Word, music, history : a festschrift for Caryl Emerson( Book )

13 editions published in 2005 in English and Russian and held by 79 WorldCat member libraries worldwide

Boris Godunov and a poetics of transposition : Karamzin, Pushkin, Mussorgsky by Caryl Emerson( )

6 editions published between 1980 and 1987 in English and held by 12 WorldCat member libraries worldwide

All the same words don't go away : essays on authors, heroes, aesthetics, & stage adaptations from the Russian tradition by Caryl Emerson( Book )

2 editions published in 2010 in English and held by 8 WorldCat member libraries worldwide

Cambridge studies in Russian literature by Jacques Catteau( )

1 edition published in 2009 in English and held by 0 WorldCat member libraries worldwide

Velimir Khlebnikov by Raymond Cooke( )

1 edition published in 2009 in English and held by 0 WorldCat member libraries worldwide

Russian literature and empire : conquest of the Caucasus from Pushkin to Tolstoy by Susan Layton( )

1 edition published in 2009 in English and held by 0 WorldCat member libraries worldwide

This is the first book to provide a synthesizing study of Russian writing about the Caucasus during the nineteenth-century age of empire-building. From Pushkin's ambivalent portrayal of an alpine Circassia to Tolstoy's condemnation of tsarist aggression against Muslim tribes in Hadji Murat, the literary analysis is firmly set in its historical context, and the responses of the Russian readership to receive extensive attention. As well as exploring literature as such, Susan Layton introduces material from travelogues, oriental studies, ethnography, memoirs, and the utterances of tsarist officials and military commanders. While showing how literature often underwrote imperialism, the book carefully explores the tensions between the Russian state's ideology of a European mission to civilize the Muslim mountain peoples, and romantic perceptions of those tribes as noble primitives whose extermination was no cause for celebration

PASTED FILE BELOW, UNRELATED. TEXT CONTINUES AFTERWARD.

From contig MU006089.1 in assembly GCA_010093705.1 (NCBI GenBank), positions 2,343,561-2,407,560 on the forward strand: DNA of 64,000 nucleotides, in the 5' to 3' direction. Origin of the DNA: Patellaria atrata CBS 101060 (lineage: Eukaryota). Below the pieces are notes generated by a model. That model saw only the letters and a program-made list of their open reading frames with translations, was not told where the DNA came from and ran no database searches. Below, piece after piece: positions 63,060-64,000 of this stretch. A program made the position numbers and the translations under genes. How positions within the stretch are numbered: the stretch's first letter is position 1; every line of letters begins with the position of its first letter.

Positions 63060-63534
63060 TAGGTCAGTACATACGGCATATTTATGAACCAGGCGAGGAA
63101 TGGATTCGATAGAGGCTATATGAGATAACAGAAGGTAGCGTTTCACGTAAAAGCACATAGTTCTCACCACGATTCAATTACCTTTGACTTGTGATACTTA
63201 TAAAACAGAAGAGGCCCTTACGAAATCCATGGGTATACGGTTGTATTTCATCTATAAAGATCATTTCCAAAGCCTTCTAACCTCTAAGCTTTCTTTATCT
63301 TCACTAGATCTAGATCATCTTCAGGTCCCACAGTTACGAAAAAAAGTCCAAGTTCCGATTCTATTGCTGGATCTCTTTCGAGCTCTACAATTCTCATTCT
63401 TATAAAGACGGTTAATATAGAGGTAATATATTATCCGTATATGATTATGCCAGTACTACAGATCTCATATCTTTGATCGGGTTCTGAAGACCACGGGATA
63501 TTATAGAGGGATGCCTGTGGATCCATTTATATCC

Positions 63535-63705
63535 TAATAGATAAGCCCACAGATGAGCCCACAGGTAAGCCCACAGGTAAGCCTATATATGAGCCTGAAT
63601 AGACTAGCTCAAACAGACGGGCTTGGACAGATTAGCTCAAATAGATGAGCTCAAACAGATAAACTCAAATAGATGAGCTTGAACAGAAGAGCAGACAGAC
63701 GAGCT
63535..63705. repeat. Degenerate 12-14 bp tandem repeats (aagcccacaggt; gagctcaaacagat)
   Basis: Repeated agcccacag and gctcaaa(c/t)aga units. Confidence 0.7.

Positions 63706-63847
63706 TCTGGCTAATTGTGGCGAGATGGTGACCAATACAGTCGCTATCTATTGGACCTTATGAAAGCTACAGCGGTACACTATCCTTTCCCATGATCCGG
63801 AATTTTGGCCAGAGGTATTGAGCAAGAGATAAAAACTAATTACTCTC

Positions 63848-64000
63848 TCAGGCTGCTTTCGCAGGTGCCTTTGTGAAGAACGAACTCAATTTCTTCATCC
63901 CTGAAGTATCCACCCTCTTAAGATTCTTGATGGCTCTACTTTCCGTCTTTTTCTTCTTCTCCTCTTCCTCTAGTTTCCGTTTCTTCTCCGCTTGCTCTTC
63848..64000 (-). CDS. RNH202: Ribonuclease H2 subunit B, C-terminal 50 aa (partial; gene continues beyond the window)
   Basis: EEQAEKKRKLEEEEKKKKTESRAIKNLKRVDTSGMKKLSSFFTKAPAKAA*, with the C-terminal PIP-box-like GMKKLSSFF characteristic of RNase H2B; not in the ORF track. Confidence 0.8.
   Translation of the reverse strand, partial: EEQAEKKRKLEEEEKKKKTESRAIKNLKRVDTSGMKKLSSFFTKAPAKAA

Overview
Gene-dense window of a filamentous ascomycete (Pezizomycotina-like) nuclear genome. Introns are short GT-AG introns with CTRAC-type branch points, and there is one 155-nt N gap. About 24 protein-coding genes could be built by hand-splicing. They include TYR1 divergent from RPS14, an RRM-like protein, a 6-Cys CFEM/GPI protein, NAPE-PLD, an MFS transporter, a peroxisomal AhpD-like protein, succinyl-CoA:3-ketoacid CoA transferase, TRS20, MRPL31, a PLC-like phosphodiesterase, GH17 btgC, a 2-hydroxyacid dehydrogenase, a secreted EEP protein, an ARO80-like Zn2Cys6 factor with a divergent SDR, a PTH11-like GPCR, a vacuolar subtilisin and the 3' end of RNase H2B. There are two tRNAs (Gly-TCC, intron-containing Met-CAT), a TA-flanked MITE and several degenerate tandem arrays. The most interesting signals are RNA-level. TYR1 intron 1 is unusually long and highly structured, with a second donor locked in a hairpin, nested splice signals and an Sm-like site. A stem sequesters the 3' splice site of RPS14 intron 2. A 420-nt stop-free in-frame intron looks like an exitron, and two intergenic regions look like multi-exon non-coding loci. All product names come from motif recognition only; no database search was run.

Boris Godunov and Other Dramatic Works by Alexander Pushkin( )

1 edition published in 2007 in English and held by 0 WorldCat member libraries worldwide

James E. Falen's verse translation consists of Boris Godunov, A Scene from Faust, the four Little Tragedies and Rusalka. It is accompanied by a penetrating Introduction by Caryl Emerson on Russia's most cosmopolitan playwright. - ;'The people are silent'. So ends Pushkin's great historical drama Boris Godunov, in which Boris's reign as Tsar witnesses civil strife and intrigue, brutality and misery. Its legacy is an uncertain future for the new Tsar whose inauguration is met with devastating silence by the people. Pushkin's dramatic work displays a scintillating variety of forms, from the histo
 
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Speech genres and other late essays
Alternative Names
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Covers
Problems of Dostoevsky's poeticsThe life of MusorgskyThe first hundred years of Mikhail BakhtinModest Musorgsky and Boris Godunov : myths, realities, reconsiderationsThe Cambridge introduction to Russian literatureCritical essays on Mikhail BakhtinThe uncensored Boris Godunov : the case for Pushkin's original Comedy, with annotated text and translationAll the same the words don't go away : essays on authors, heroes, aesthetics, and stage adaptations from the Russian tradition